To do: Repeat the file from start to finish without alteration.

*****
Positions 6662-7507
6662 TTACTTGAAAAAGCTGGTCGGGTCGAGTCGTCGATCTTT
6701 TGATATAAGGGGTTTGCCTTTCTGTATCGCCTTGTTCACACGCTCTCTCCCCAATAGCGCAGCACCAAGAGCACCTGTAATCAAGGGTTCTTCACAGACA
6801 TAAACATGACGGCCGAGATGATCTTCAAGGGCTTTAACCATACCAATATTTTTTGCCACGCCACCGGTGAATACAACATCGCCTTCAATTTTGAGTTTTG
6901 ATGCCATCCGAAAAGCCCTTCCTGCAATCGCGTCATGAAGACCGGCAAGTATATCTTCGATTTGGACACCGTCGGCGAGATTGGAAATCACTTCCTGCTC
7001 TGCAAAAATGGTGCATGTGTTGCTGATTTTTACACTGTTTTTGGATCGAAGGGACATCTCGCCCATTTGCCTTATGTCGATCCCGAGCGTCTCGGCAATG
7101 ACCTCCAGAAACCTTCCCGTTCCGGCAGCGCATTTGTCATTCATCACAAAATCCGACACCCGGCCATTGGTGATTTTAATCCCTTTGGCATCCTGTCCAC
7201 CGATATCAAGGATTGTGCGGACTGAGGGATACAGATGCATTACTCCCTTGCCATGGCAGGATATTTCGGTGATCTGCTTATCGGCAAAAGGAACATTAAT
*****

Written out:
Positions 6662-7507
6662 TTACTTGAAAAAGCTGGTCGGGTCGAGTCGTCGATCTTT
6701 TGATATAAGGGGTTTGCCTTTCTGTATCGCCTTGTTCACACGCTCTCTCCCCAATAGCGCAGCACCAAGAGCACCTGTAATCAAGGGTTCTTCACAGACA
6801 TAAACATGACGGCCGAGATGATCTTCAAGGGCTTTAACCATACCAATATTTTTTGCCACGCCACCGGTGAATACAACATCGCCTTCAATTTTGAGTTTTG
6901 ATGCCATCCGAAAAGCCCTTCCTGCAATCGCGTCATGAAGACCGGCAAGTATATCTTCGATTTGGACACCGTCGGCGAGATTGGAAATCACTTCCTGCTC
7001 TGCAAAAATGGTGCATGTGTTGCTGATTTTTACACTGTTTTTGGATCGAAGGGACATCTCGCCCATTTGCCTTATGTCGATCCCGAGCGTCTCGGCAATG
7101 ACCTCCAGAAACCTTCCCGTTCCGGCAGCGCATTTGTCATTCATCACAAAATCCGACACCCGGCCATTGGTGATTTTAATCCCTTTGGCATCCTGTCCAC
7201 CGATATCAAGGATTGTGCGGACTGAGGGATACAGATGCATTACTCCCTTGCCATGGCAGGATATTTCGGTGATCTGCTTATCGGCAAAAGGAACATTAAT